People & Religion

Sikkim is the least populated state in India. There are three principal communities of Nepalese (75%), Lepchas (20%), and smaller proportions of Bhutias and Limbus. The Bhutias are Buddhist and so are most of the Lepchas. The Nepalese are chiefly Hindus. Lepchas or the Rong appear to be the original inhabitants of Sikkim as no legends of their migration are available. In the 13th century, the Bhutias from Kham area of Tibet came to the state. They believed in Buddhism of the Mahayana sect. The Nepalis were the last to enter Sikkim, in the mid 19th century.

All communities live in perfect harmony sharing each other’s cultures, ethos and traditions with the result that there is now a Sikkimese culture, which is composite of all the three prominent communities. Most of the people speak Nepali, which is also the state language. It is the harmony of the place that provides justification to the name of the state derived form Sukhim, meaning “happy home, a place of peace.”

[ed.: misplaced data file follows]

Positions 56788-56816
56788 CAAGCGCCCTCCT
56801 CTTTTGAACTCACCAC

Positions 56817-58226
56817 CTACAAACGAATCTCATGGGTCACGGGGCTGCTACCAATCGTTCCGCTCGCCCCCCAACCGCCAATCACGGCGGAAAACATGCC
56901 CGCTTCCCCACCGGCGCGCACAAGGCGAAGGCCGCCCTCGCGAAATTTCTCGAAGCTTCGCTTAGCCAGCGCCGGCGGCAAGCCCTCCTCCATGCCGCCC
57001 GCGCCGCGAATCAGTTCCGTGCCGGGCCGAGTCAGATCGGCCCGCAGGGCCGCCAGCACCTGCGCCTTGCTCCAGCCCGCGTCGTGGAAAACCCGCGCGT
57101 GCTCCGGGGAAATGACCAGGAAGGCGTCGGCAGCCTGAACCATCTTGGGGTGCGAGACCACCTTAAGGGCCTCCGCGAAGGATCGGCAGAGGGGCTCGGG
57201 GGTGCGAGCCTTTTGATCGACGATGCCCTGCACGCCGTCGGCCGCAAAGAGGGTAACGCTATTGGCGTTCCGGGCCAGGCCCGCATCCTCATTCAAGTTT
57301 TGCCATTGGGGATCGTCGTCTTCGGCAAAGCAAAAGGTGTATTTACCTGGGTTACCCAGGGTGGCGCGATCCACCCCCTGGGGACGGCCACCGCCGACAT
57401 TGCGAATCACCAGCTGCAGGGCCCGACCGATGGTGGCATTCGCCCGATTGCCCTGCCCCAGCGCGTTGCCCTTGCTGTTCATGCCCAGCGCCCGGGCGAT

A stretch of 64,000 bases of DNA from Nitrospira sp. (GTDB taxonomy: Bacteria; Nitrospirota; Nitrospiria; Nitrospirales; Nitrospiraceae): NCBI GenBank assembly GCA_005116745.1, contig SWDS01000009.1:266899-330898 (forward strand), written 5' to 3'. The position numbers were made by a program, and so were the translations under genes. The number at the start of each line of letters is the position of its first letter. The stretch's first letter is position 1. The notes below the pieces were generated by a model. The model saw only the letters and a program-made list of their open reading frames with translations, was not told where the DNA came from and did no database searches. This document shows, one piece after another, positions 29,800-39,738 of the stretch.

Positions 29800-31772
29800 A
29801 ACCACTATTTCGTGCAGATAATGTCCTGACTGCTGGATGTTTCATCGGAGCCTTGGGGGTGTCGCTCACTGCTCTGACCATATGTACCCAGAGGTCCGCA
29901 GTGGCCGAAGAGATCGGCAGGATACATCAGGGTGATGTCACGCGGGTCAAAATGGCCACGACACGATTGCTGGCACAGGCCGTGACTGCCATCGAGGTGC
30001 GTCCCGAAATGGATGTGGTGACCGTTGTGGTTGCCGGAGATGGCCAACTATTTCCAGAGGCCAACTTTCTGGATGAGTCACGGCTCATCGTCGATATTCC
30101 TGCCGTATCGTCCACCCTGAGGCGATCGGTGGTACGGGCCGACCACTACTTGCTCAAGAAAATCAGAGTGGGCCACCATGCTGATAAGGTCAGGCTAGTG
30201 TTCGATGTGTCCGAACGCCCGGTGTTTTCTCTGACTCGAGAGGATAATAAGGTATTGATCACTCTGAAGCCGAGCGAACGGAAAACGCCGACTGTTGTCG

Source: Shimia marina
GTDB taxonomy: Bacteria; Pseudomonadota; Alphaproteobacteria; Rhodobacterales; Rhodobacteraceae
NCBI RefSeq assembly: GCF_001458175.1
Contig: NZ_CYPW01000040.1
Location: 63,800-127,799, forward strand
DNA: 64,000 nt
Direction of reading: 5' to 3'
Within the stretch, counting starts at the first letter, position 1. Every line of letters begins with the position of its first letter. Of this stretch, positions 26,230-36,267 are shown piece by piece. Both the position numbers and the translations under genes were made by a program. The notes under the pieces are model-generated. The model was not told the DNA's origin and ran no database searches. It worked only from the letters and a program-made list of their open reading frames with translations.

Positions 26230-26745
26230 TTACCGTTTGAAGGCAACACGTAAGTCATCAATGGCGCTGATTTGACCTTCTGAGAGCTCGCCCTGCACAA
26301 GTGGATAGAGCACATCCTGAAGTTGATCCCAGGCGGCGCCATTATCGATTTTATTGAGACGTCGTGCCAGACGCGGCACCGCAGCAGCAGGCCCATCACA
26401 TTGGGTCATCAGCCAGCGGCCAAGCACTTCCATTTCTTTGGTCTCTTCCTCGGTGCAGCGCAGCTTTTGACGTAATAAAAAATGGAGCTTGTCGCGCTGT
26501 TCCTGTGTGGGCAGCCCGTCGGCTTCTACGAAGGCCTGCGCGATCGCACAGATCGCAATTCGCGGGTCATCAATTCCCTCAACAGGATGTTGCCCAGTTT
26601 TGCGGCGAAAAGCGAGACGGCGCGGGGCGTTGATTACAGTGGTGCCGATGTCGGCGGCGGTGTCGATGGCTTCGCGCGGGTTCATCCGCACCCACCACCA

Though Hinduism is equally followed, Buddhism is entrenched in the tradition of the state. The people have faith in the Buddha, the dharma (his teachings), and the sangha (assembly of monks) where religious texts are studied, taught and preserved. Soaked in the religious tradition, the land has a spiritual ambience where prayer flags with inscriptions of Buddhist texts flutter around the boundary of the village to ward off evil spirits, prayer wheels rotate to the currents of water, and chortens and lucky signs are common sights.